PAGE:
Wednesday, December 26, 2012

Hualien, Taiwan

Taroko National Park
July 22, 2012

Train ticket from Taipei to Hualien
In the morning on July 22nd, Cindy and her family met us at our hotel in Taipei and brought us to the train station to catch the high-speed train to Hualien.  One of Hualien's famous attributes, perhaps its most famous attribute, is Taroko National Park, a majestic collection of mountains and valleys blanketed in green and capped with snow.

Outside the Piet Mondrian Hotel in Hualien, Taiwan
After arriving, we strolled off the train and went to look for bathrooms, as any good tourists would.  We were very disappointed to find trenches instead of toilets.  The three of us have traveled a lot, and we have all seen different variations on bathrooms all over the world, but we were just hoping to find a simple toilet.  No such  luck.  These trenches seemed to be a theme in Taiwan, and we hoped that our hotel would be different.  Fortunately, when we arrived at the hotel and checked the bathrooms, we found the Western-style toilets we're used to.  Sometimes it's the little things in life that make a difference.  This hotel is particularly memorable because it is styled after Piet Mondrian's work.  (Piet Mondrian is a Dutch painter known for geometric compositions with black or white backgrounds and rectangles in the three primary colors.)

Dragon Fruit at the Piet Mondrian Hotel Restaurant
That day at lunch, Cindy's family explained to us that table manners work very differently in Taiwan from what they had experienced when they lived in the United States.  According to James, there is very little emphasis on teaching table etiquette during the time in which a young person learns how to behave properly. Because of this, because of chopsticks, and because of all the rice, he told us that it is very common, and also accepted, for people to put their face down to their dish and shovel food into their mouths with their chopsticks.  The other option is to lift the dish to your face and shovel food into your mouth.  The family confirmed that this is a standard way for people to eat there.  We saw many people, including Cindy, James, Teresa, and Will, eat this way during our time in Taiwan.  Quite differently, I remember being reprimanded as a child growing up in the United States for shoveling rice into my mouth in this manner.  It's just not how Americans eat.  Our style generally requires the use of a fork and knife, along with a working knowledge of how to properly hold and maneuver each utensil.  Unless it's finger food.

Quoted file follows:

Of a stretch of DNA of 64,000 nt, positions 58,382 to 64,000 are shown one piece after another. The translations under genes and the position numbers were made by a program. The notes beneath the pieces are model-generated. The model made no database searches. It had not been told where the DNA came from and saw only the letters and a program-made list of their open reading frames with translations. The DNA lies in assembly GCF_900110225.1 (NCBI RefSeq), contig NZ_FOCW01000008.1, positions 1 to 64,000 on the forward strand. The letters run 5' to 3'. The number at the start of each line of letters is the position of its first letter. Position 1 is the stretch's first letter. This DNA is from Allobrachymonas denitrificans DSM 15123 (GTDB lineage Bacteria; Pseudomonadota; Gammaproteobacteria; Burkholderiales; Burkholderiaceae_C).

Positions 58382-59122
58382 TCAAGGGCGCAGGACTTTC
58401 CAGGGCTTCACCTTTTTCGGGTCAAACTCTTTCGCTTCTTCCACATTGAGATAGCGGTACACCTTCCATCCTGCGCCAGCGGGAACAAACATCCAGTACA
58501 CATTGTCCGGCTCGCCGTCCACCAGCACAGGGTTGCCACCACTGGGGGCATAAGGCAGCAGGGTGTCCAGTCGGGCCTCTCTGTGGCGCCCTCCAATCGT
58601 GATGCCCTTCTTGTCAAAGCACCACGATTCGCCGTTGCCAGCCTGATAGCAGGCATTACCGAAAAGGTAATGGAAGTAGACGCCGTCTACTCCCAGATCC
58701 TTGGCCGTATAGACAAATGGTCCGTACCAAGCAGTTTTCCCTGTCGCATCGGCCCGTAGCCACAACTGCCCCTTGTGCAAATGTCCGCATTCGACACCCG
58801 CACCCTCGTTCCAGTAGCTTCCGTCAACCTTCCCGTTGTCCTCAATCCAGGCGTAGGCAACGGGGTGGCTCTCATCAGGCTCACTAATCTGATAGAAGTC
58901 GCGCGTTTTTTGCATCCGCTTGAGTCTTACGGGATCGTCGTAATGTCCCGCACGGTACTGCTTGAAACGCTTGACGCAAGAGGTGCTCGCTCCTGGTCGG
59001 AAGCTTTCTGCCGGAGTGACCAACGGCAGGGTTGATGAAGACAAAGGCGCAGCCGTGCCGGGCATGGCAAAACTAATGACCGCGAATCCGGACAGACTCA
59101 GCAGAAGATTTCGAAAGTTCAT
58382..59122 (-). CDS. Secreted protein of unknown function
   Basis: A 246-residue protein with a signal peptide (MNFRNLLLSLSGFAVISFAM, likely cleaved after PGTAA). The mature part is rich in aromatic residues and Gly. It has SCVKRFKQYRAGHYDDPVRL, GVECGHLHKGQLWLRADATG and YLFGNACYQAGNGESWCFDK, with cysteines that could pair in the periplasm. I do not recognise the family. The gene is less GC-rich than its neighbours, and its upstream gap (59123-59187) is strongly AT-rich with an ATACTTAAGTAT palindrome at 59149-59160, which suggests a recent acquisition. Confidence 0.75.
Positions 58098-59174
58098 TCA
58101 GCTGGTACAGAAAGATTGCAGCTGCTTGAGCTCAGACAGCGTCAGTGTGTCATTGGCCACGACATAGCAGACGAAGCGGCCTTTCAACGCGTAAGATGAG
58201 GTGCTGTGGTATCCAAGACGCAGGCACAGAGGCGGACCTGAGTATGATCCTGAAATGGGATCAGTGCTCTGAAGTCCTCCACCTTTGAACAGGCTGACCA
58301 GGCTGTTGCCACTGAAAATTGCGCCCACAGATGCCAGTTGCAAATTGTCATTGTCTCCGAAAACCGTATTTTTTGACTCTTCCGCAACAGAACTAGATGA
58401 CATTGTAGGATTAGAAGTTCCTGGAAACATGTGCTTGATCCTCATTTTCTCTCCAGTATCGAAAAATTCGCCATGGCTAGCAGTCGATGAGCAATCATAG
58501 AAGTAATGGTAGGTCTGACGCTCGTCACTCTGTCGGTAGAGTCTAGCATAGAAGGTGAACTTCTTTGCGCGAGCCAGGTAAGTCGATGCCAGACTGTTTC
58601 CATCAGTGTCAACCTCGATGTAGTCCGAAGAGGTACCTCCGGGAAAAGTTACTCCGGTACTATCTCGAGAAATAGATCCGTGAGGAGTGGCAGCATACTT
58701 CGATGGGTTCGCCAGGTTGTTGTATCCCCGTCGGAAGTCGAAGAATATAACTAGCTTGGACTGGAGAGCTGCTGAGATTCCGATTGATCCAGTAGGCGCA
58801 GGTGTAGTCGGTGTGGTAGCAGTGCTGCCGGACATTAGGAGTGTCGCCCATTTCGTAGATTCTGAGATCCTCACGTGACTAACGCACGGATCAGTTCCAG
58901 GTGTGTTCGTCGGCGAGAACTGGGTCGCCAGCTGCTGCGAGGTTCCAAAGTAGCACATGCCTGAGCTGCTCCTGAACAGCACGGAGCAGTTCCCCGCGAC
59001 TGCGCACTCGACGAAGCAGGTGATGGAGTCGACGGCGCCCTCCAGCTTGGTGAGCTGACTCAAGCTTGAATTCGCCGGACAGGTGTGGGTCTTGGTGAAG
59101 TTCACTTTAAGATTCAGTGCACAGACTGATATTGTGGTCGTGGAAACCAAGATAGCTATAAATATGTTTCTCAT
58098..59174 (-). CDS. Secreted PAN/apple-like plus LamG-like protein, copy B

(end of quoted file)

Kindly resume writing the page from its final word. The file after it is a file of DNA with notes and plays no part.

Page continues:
Taroko National Park from a Distance
After lunch, we went to the beach, where we caught our first sight of Taroko National Park from a distance. We were only there for a short time because it started to rain, but I enjoyed strolling around and looking at the different sea shells and cement things on the shoreline.

Taroko National Park - Hualien, Taiwan
July 23, 2012